4. Available at: https://www.forbes.com/sites/fionamcmillan/2018/08/11/how-blue-light-damages-cells-in-your-eyes/#6a1cb8f1384b. Accessed August 1, 2019, 2019.
  5. Nakamura M, Kuse Y, Tsuruma K, et al. The Involvement of the Oxidative Stress in Murine Blue LED Light-Induced Retinal Damage Model. Biol Pharm Bull. 2017;40(8):1219-25.
  6. Ratnayake K, Payton JL, Lakmal OH, et al. Blue light excited retinal intercepts cellular signaling. Sci Rep. 2018 Jul 5;8(1):10207.
  7. Sparrow JR, Boulton M. RPE lipofuscin and its role in retinal pathobiology. Exp Eye Res. 2005 May;80(5):595-606.
  8. Algvere PV, Marshall J, Seregard S. Age-related maculopathy and the impact of blue light hazard. Acta Ophthalmol Scand. 2006 Feb;84(1):4-15.
  9. van der Burght BW, Hansen M, Olsen J, et al. Early changes in gene expression induced by blue light irradiation of A2E-laden retinal pigment epithelial cells. Acta Ophthalmol. 2013 Nov;91(7):e537-45.
  10. Wielgus AR, Collier RJ, Martin E, et al. Blue light induced A2E oxidation in rat eyes--experimental animal model of dry AMD. Photochem Photobiol Sci. 2010 Nov;9(11):1505-12.
  11. Congdon N, O’Colmain B, Klaver CC, et al. Causes and prevalence of visual impairment among adults in the United States. Arch Ophthalmol. 2004 Apr;122(4):477-85.
  12. Lawler T, Liu Y, Christensen K, et al. Dietary Antioxidants, Macular Pigment, and Glaucomatous Neurodegeneration: A Review of the Evidence. Nutrients. 2019 May 1;11(5).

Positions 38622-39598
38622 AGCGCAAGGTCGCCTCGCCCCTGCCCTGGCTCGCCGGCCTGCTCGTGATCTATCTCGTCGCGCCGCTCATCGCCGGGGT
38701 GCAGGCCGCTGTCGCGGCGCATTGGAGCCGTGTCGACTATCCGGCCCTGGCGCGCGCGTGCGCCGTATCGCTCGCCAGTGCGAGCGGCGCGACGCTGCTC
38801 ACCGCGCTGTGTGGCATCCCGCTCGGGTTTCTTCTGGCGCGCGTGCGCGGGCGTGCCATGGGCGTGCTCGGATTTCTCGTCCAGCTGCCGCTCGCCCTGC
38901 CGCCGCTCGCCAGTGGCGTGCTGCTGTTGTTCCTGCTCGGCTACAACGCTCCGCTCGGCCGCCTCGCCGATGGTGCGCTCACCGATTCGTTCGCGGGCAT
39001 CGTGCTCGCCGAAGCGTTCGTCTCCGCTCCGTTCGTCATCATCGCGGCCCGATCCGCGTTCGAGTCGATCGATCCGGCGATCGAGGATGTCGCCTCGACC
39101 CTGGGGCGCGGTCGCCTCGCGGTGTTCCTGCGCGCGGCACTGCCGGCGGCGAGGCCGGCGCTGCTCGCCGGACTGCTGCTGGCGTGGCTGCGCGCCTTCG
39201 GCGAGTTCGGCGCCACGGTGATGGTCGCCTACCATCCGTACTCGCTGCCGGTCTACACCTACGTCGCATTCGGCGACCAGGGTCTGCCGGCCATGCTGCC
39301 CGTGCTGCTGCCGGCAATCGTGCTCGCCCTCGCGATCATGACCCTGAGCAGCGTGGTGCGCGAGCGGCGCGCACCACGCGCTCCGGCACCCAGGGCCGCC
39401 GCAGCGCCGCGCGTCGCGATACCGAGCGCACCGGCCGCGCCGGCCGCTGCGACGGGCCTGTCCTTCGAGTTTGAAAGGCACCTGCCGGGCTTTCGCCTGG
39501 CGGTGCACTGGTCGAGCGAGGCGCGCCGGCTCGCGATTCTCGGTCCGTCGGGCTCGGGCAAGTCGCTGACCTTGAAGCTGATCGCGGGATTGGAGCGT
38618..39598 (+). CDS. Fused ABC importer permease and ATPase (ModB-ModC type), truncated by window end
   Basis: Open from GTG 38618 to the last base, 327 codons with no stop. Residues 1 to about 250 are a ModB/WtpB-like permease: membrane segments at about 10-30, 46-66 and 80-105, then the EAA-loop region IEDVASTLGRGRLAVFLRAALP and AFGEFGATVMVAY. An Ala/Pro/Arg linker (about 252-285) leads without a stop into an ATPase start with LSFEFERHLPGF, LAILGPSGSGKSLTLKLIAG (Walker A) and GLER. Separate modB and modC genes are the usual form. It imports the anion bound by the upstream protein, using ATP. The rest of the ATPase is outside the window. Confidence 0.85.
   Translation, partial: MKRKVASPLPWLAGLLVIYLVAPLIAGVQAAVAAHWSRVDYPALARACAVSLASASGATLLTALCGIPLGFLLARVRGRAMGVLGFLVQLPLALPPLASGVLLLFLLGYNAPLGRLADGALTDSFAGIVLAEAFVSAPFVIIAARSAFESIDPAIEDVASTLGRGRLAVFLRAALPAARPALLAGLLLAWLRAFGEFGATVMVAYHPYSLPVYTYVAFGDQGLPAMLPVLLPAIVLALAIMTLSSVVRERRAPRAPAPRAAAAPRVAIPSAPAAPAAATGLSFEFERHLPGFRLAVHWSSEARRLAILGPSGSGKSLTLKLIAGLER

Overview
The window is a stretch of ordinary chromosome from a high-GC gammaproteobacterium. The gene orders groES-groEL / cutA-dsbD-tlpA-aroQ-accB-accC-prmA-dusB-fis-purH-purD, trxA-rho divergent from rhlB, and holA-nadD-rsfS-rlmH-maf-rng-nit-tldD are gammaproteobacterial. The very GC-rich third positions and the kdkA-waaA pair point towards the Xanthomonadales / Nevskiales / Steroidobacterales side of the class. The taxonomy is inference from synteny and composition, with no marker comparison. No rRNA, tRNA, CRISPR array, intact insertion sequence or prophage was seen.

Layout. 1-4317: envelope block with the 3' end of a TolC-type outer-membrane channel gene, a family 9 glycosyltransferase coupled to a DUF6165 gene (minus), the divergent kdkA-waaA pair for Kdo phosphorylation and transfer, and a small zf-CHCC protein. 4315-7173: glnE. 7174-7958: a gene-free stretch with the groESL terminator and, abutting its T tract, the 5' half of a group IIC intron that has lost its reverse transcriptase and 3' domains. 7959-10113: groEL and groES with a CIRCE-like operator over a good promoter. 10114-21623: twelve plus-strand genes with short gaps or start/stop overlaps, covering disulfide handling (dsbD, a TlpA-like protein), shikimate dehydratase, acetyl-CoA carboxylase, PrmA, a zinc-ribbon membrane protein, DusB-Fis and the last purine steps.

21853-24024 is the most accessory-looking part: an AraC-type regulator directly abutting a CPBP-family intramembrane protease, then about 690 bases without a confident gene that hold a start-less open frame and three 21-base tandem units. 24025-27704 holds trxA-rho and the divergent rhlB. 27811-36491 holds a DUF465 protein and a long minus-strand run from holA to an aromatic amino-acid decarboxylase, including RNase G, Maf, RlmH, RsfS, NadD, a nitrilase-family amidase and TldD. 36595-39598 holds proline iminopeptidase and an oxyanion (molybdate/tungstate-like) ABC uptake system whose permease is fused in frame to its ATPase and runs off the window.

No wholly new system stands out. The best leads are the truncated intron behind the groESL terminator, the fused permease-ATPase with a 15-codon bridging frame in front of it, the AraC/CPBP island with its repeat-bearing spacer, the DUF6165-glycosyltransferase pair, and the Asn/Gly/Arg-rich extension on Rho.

13. Wu J, Cho E, Willett WC, et al. Intakes of Lutein, Zeaxanthin, and Other Carotenoids and Age-Related Macular Degeneration During 2 Decades of Prospective Follow-up. JAMA Ophthalmol. 2015 Dec;133(12):1415-24.
  14. Available at: https://www.pewinternet.org/fact-sheet/mobile/. Accessed August 29, 2019.
  15. The Vision Council. Eyes Overexposed: The Digital Device Dilemma - 2016 Digital Eye Strain Report. The Vision Council;2016.
  16. Available at: https://www.pewresearch.org/fact-tank/2019/07/25/americans-going-online-almost-constantly/. Accessed August 1, 2019, 2019.
  17. Available at: https://www2.deloitte.com/us/en/pages/technology-media-and-telecommunications/articles/global-mobile-consumer-survey-us-edition.html. Accessed Sept. 4, 2019,